Published: Sat, September 29, 2018
Medical | By Vicki Mclaughlin

Limiting children's screen time linked to better cognition, study says

Limiting children's screen time linked to better cognition, study says

"We found that more than two hours of recreational screen time in children was associated with poorer cognitive development".

Nearly a third of the American children are outside all three recommendations, shows the study published on 27 September 2018 in The Lancet Child & Adolescent Health.

In the study, data were analyzed from 4,520 children from 20 sites across the US.

The more health guidelines the child met, the better they performed on the cognition test, the findings in The Lancet Child & Adolescent Health journal showed.

"Behaviours and day-to-day activities contribute to brain and cognitive development in children, and physical activity, sedentary behaviour, and sleep might independently and collectively affect cognition". The average recreational screen time was 3.6 hours a day.

The study is based on data gathered from over 4,500 USA kids aged 8 to 11 between September 2016 and September 2017 as part of a new, federally funded 10-year study on brain development and child health.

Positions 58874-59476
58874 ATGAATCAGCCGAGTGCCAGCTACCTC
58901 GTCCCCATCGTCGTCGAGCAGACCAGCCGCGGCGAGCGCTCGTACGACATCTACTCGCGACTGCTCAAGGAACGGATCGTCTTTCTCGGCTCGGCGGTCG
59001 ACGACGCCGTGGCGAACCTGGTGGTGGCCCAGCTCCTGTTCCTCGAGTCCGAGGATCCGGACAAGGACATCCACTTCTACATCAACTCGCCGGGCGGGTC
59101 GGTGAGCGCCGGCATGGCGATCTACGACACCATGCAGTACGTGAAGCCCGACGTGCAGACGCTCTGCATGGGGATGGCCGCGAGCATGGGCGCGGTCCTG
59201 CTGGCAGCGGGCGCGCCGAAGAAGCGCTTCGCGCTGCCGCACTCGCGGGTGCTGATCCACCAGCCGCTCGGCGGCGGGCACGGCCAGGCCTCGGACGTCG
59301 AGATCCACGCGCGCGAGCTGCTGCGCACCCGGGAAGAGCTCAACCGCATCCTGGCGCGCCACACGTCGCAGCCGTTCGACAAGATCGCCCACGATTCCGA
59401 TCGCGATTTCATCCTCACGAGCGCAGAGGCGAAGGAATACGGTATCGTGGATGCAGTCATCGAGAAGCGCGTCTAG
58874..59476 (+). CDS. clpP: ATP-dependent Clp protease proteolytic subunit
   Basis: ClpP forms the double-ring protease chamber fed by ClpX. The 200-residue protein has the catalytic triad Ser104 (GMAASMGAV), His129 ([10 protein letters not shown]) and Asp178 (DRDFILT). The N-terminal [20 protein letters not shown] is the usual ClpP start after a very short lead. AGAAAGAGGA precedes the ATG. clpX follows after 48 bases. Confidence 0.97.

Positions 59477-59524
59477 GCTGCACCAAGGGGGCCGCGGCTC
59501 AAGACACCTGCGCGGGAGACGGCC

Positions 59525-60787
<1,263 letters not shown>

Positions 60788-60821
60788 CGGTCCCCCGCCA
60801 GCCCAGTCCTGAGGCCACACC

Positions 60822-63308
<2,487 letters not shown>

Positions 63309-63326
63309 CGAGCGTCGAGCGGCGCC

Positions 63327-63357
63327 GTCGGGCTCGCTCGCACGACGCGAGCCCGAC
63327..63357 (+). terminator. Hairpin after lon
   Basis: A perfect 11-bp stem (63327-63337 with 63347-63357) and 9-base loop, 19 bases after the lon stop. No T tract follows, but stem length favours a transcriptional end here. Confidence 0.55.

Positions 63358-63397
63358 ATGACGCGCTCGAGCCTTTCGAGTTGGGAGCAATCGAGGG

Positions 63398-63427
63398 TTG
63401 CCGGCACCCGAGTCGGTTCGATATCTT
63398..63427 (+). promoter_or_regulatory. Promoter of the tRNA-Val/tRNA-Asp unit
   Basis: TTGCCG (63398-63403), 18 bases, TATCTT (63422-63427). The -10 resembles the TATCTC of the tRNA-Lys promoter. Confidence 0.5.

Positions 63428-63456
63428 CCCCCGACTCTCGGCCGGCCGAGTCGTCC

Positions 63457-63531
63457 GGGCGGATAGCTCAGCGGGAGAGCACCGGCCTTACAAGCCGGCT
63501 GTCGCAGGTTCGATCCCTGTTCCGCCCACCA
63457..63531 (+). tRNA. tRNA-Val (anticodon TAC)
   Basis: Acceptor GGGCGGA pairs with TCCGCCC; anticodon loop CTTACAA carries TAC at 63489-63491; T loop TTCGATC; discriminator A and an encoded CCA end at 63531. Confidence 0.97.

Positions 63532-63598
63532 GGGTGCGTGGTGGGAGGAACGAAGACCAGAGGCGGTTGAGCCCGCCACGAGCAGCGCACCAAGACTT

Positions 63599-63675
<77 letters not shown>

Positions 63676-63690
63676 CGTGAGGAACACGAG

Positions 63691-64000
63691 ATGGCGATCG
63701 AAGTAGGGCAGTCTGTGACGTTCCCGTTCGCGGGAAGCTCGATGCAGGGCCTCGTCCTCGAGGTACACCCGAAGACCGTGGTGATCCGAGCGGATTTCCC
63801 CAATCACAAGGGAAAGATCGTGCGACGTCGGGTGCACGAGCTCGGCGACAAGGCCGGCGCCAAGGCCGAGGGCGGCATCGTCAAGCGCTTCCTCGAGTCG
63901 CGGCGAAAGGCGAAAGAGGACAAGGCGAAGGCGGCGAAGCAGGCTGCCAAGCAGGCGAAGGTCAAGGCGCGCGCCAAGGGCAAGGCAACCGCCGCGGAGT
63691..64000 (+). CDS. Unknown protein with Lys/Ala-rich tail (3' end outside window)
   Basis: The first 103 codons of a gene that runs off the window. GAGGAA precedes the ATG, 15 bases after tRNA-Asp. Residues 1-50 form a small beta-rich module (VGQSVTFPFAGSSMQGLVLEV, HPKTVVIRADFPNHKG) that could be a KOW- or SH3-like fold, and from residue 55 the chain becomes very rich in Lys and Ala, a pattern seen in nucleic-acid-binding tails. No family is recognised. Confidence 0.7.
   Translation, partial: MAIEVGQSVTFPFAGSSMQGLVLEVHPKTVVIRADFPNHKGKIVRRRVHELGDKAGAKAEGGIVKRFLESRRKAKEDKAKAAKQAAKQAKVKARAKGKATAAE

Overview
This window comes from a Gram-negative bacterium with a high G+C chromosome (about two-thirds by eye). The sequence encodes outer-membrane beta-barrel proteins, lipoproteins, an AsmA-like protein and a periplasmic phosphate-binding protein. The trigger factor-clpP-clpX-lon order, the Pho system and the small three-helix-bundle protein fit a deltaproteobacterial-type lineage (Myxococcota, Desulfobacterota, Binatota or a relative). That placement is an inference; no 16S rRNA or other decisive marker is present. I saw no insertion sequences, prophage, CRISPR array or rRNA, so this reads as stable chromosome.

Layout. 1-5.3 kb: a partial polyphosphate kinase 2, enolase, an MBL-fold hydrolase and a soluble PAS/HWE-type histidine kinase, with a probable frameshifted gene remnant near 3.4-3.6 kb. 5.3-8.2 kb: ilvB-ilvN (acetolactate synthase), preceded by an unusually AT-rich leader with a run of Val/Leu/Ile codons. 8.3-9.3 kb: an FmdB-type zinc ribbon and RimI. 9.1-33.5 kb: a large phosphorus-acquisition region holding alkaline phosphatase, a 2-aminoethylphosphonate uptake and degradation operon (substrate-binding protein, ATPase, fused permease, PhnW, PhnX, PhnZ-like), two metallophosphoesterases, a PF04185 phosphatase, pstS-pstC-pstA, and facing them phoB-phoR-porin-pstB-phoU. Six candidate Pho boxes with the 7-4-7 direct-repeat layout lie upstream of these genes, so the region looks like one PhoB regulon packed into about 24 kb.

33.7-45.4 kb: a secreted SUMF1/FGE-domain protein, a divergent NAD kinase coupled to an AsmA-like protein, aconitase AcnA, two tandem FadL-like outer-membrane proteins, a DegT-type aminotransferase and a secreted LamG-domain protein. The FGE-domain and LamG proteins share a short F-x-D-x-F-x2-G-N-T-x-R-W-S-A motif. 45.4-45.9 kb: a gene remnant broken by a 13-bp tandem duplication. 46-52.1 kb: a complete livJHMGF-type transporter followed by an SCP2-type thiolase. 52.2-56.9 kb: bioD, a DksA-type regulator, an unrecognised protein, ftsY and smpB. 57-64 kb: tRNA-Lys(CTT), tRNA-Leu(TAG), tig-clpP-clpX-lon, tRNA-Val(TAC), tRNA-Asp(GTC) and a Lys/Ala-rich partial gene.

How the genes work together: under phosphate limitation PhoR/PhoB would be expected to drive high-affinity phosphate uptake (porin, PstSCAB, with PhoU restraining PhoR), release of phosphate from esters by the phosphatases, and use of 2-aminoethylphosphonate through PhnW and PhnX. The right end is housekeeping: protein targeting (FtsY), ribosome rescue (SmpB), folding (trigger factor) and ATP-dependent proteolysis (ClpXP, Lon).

In addition, children also completed a cognition test, which assessed language abilities, episodic memory, executive function, attention, working memory and processing speed.

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The study reports that on average, US children spend almost 3.6 hours per day looking at a screen for recreation.

The study included about 4,500 U.S. children ages 8 to 11 and measured their habits against the Canadian 24-Hour Movement Guidelines for Children and Youth.

The strongest link was between meeting... Each minute spent on screens necessarily displaces a minute from sleep or cognitively challenging activities.

Participants' parents were questioned on their kids' daily habits from the amount of physical activity they participate in to the number of hours spent sleeping.

Parents who possess the courage to separate their children from their smartphones may be helping their kids' brainpower, a new study suggests. In the case of evening screen use, this displacement may also be compounded by impairment of sleep quality.

According to the study's authors, additional research is needed to better understand the effects of different kinds of screen time on cognition, and they point out that given the study's observational nature, it does not prove a causative link between screen time on cognition. "However, these behaviors are never considered in combination", said Jeremy Walsh, lead author of the study and a former post-doctoral fellow at the Children's Hospital of Eastern Ontario, where the research was carried out.

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